Extracts from ‘Tarikh Baghdad’, Henry Stratakis-Allen

Here are comments on two excerpts (both cited) from the Tarikh Baghdad aw Madinat as-Salam, a history of Baghdad written in the eleventh century by the Arab intellectual al-Khatib al-Baghdadi; this is an original translation from the Arabic. “Histories” of that age often included a variety of genres such as poetry, philosophy, and hadiths. Original descriptive history constituted only a small part of al-Baghdadi’s work. The first excerpt is a transmitted poem, and the second is Baghdadi’s original comment.

There was a legend, told by augurs and astrologers, that none of the Abbasid caliphs would ever die in the city of Baghdad. It was prophecized that every one of them would end their lives in some foreign country, or else outside of the city walls:

Have you seen in the length and width of the earth another land

like Baghdad? She is heaven on earth.

Life in Baghdad is serene and all its branches burst with green.

Life away from Baghdad is vague and dull.

The Lord has ordained that no caliph will die

in Baghdad; God decides the judgment of the fate of his creatures.

The foreigner slumbers in Baghdad, but you will not see

a foreigner anywhere in the land of Syria even able to doze.*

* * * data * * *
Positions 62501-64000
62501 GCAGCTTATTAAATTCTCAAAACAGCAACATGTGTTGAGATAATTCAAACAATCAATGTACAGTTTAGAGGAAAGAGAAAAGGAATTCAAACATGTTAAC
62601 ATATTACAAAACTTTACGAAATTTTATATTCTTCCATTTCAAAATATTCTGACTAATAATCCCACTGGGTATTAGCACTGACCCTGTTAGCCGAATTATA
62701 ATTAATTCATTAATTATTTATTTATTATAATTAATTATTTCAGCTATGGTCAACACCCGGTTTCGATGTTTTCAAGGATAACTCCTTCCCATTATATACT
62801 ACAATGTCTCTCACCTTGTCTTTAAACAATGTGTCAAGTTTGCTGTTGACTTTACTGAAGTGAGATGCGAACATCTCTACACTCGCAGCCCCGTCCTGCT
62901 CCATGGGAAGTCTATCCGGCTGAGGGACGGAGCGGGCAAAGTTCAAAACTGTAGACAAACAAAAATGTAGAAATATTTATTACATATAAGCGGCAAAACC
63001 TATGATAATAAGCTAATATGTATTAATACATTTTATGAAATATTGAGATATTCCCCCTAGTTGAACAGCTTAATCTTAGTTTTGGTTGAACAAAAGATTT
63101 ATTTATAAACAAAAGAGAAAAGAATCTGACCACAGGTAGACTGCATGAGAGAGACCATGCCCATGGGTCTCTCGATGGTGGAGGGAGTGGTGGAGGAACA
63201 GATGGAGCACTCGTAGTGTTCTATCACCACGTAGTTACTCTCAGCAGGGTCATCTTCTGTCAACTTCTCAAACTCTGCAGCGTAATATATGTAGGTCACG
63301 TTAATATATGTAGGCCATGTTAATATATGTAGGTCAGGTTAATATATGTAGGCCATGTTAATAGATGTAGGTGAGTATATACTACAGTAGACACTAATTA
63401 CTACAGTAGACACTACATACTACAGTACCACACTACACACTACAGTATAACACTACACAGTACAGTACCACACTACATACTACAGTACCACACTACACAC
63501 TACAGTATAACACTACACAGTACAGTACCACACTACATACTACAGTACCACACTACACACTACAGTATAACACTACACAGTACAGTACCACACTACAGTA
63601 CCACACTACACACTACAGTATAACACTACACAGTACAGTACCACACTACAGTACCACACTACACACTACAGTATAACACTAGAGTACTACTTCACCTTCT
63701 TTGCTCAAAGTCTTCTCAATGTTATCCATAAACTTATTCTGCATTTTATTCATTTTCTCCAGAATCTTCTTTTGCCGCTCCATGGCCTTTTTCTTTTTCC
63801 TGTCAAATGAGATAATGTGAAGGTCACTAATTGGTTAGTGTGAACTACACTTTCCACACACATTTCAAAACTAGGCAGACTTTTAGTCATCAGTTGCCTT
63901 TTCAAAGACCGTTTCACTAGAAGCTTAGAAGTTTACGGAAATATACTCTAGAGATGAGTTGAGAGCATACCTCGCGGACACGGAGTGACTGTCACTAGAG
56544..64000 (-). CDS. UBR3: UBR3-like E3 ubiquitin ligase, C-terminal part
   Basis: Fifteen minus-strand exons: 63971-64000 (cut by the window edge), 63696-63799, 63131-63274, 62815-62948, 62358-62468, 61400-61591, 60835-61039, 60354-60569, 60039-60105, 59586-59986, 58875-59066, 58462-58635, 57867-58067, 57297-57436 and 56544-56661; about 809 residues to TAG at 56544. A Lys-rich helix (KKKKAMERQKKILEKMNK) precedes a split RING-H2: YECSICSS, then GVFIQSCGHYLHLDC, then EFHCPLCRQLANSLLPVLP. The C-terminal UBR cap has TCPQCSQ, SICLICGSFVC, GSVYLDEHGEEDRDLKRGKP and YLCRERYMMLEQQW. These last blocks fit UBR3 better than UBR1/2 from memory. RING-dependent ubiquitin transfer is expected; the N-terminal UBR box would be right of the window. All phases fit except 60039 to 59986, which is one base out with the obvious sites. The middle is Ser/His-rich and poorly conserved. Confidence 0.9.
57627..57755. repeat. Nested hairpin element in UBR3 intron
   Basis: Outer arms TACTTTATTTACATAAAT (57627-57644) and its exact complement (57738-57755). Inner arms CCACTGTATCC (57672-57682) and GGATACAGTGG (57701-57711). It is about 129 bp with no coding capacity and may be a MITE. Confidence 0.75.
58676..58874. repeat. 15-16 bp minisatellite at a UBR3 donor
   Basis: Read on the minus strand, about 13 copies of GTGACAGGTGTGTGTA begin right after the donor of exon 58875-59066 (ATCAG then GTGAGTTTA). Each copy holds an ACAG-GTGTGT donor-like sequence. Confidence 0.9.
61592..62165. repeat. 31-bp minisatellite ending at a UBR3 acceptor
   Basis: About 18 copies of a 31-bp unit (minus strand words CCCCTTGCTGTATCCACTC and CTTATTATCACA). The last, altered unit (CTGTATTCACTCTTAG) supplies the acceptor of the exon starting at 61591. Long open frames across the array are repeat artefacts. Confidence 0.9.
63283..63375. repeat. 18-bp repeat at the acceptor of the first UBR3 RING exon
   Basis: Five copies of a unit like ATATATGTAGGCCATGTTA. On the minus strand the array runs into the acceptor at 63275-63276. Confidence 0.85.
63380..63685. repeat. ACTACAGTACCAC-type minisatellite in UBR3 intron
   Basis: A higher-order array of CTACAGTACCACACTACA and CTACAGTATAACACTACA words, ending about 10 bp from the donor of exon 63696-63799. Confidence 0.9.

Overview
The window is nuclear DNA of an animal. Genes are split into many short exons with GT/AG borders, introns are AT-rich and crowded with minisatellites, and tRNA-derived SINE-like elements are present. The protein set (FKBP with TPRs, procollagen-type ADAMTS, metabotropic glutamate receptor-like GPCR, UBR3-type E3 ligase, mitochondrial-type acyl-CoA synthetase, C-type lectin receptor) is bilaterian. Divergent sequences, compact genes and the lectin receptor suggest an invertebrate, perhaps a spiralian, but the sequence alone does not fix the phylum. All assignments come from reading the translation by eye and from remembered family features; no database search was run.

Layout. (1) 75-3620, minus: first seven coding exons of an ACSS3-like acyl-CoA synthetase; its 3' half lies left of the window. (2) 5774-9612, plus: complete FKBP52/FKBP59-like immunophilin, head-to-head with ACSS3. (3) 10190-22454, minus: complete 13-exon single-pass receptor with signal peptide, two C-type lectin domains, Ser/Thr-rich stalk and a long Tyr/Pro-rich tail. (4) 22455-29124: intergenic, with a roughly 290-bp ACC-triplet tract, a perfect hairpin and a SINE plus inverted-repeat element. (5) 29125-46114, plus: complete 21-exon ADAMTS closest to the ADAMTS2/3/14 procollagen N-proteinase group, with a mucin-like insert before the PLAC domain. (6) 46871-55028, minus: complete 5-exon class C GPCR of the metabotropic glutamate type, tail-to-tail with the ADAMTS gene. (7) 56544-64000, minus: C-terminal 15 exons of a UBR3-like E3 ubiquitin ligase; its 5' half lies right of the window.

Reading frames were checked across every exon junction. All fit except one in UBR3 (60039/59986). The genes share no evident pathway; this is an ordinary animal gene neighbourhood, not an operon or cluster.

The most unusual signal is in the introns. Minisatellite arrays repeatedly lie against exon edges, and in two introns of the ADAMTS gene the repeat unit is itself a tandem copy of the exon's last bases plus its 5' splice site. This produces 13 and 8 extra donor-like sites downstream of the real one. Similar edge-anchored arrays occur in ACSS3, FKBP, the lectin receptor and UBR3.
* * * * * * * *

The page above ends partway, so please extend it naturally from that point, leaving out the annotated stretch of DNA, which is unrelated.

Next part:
According to al-Baghdadi, historians debated over whether the legend was true; there was disagreement over whether a particular caliph died outside of the city walls.

Baghdad, once the capital of an Islamic state that stretched from the Loire Valley to the edges of modern Pakistan, began to decline dramatically in the eleventh century. Famine and plagues ravaged Iraq; dams and roads went decades without maintenance; law schools and public markets were demolished by sectarian rioters: Sunnis raging against Shi’ites, Sunnis raging against Sunnis. But al-Baghdadi loved his city, which he referred to as “the navel of the world,” and his people:

So the people of Iraq blended, even to the colors of their bodies, and they were free from the blondeness of the Romans and the Slavs, from the blackness of the Ethiopians and other foreigners of Sudan, from the harshness of the Turks, from the cold dryness of the mountain people and the Khurasanians, from the ugliness of the Chinese and those who like them; the Iraqis are free from all of them.*

The political dissolution of classical Islamic civilization was sealed by the capture and destruction of Baghdad by the Mongols in 1258. According to a story repeated by Marco Polo, the conquerors were so astonished by the amount of treasure in the city that they locked the last Abbasid caliph in a tower of gold and starved him to death. Perhaps al-Baghdadi’s sources would argue that this caliph did not technically die in the city, since he had expired within its walls.

Henry Stratakis-Allen, College of William & Mary ’23

*The text is translated from On the Withdrawal of Caliphs from Baghdad, Ummara bin Aqil bin Bilal in al-Khatib al-Baghdadi (p. 377, vol. 1), and al-Khatib al-Baghdadi (p. 320, vol.1), from the edition published by the Dar al-Gharb al-Islami, edited by B. ‘A. Ma’ruf (Beirut, 1422/2001).